The UK housing market is as predictable as the dismal English weather, with the consistently stable 0.5% base rate firmly installed. But how long will it last? What does it mean for UK consumers?
Whilst many are taking advantage of the record low interest rates, others have suffered at the hands of the recession.
The number of mortgage products available is slowly creeping up again as banks crawl out of the woodwork, offering tempting deals to entice first time buyers.
However, mortgage choices would still appear to be limited compared to the pre-recession days.
As the storm clouds clear, banks and lenders welcome first time buyers with open arms. The latest research found that the number of new mortgages approved for August was at the highest level since December 2009.
The Bank of England revealed that over 52,000 mortgages were approved last month, 3,000 more than July and the highest rate for 20 months.
This is good news for first time buyers who may have previously had very few options. Those looking to re-mortgage may also want to take advantage of the current deals on offer.
Who is more likely to lend to a first time buyer?
House prices have risen significantly faster than wage rates and with the majority of cautious lenders now asking for a 20% deposit, many FTBs are unable to get onto the property ladder. However, banks and lenders are starting to ease up on their tight requirements and some mortgage lenders will accept a 10% deposit.
Research from e.surv found that lending at high loan to value (LTVs) rose to its highest level this year. It can be difficult to compare mortgages as it depends on your personal circumstances and timing. In order to try and find one which is best for you, compare mortgages with Money Expert.
As a first time buyer you might be looking for a mortgage that offers a greater LTV. For example, Norwich & Peterborough are currently offering a discounted mortgage with an LTV of 85% and an initial rate of 3.10%, then 4.90% typical APR.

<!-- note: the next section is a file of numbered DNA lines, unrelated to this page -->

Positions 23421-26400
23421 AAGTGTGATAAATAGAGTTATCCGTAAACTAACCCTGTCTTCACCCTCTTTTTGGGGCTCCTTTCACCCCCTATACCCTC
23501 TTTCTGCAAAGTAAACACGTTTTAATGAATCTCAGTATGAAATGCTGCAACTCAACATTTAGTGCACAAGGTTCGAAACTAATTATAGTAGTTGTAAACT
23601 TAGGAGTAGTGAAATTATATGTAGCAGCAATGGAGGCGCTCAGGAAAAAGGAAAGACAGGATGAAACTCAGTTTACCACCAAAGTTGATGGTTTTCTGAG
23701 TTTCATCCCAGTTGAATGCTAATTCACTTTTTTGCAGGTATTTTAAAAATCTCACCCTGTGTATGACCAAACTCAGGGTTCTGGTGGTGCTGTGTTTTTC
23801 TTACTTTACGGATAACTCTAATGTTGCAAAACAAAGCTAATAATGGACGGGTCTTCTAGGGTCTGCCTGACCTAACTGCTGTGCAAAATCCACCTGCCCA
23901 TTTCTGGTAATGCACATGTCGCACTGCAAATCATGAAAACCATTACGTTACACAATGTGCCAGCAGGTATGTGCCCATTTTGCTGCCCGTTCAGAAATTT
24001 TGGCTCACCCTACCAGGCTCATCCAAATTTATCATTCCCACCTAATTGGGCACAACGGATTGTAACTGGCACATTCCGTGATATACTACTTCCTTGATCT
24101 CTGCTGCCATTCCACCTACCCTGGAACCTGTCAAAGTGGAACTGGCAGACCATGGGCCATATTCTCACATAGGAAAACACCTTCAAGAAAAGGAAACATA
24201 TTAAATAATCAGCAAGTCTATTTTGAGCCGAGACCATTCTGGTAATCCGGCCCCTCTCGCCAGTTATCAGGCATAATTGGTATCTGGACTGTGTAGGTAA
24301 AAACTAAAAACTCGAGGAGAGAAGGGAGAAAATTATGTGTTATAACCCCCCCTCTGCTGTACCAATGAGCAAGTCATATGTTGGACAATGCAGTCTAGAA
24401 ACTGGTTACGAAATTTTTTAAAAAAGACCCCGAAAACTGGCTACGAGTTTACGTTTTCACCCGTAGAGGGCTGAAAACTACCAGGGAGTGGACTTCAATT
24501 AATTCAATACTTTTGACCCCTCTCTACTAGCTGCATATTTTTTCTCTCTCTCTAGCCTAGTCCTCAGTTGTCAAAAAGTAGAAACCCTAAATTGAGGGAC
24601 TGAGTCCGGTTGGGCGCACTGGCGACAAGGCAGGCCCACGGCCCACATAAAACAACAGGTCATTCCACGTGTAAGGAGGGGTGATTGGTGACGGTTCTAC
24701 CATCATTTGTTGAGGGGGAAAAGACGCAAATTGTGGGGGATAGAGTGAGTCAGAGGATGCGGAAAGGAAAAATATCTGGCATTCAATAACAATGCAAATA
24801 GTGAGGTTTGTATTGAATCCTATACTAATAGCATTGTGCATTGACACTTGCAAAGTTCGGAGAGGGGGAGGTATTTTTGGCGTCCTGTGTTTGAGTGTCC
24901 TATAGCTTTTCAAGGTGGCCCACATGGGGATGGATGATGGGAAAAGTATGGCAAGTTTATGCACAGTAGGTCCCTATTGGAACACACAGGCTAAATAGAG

Leeds Building Society are currently offering their lowest ever two year fixed-rate mortgage on 75% LTV, however fees are £1,999.
Who is more likely to lend to buy-to-let?
The demand for renting in the UK has dramatically increased, as many cannot afford to own a property. Due to tight lending criteria and the inability to obtain a large enough deposit, many have been forced to rent.
The buy-to-let market has seen a significant boost in interest since the recession and shows few sings of slowing. According to Assetz, the property investment advice group, three quarters of buy-to-let investors intend to expand their portfolios in the next 12 months. As the demand for rent remains strong, the good news for landlords is that rent rates are increasing. However, this is obviously not so great for the tenant.
Buy-to-let is booming and if this is something you are interested in it is important that you get the best deal for your money. With the base rate so low, and experts claiming that it will remain low for another year or so, it could be worth taking the risk and going for a variable rate mortgage. Ecology Building Society is offering a Buy-to-let mortgage with an LTV of 70%. The variable mortgage offers an initial rate of 4.90%.
However, in comparison you could be tempted by the low fixed rate mortgages that are also floating around the mortgage market. Whiteaway Laidlaw Bank are currently offering a 5 year fixed rate Buy to Let mortgage with an LTV of 70%, fixed at 5.66% for the first 60 months and 6% thereafter.
The National Landlords Association found that more than 50% of buy-to-let offers processed were for loans of more than 70% LTV, with an average of 67%.
Is now a good time to remortgage?
While some homeowners may have had the door shut on any chance of remortgaging in the past, the low rates may now open many more opportunities.
Experts claim that the base rate is not going to rise for a year or two and those enjoying the a tracker mortgage for now may be tempted to remortgage. taking.
It is a risk and homeowners face the challenge of either banking on rates to stay low and benefitting further from low interest rates, or face difficulty if the rates become crippling. It is really up to the lender as to where their variable rate should lie. This means that the fate of your mortgage lies in the hands of the lender, not necessarily the Bank of England.
Some lenders, according to a remortgaging website, pulled their best rate tracker deals off the market in reaction to the instability of the global economic market.
However, if you feel that remortgaging is for you, compare mortgages with Money Expert.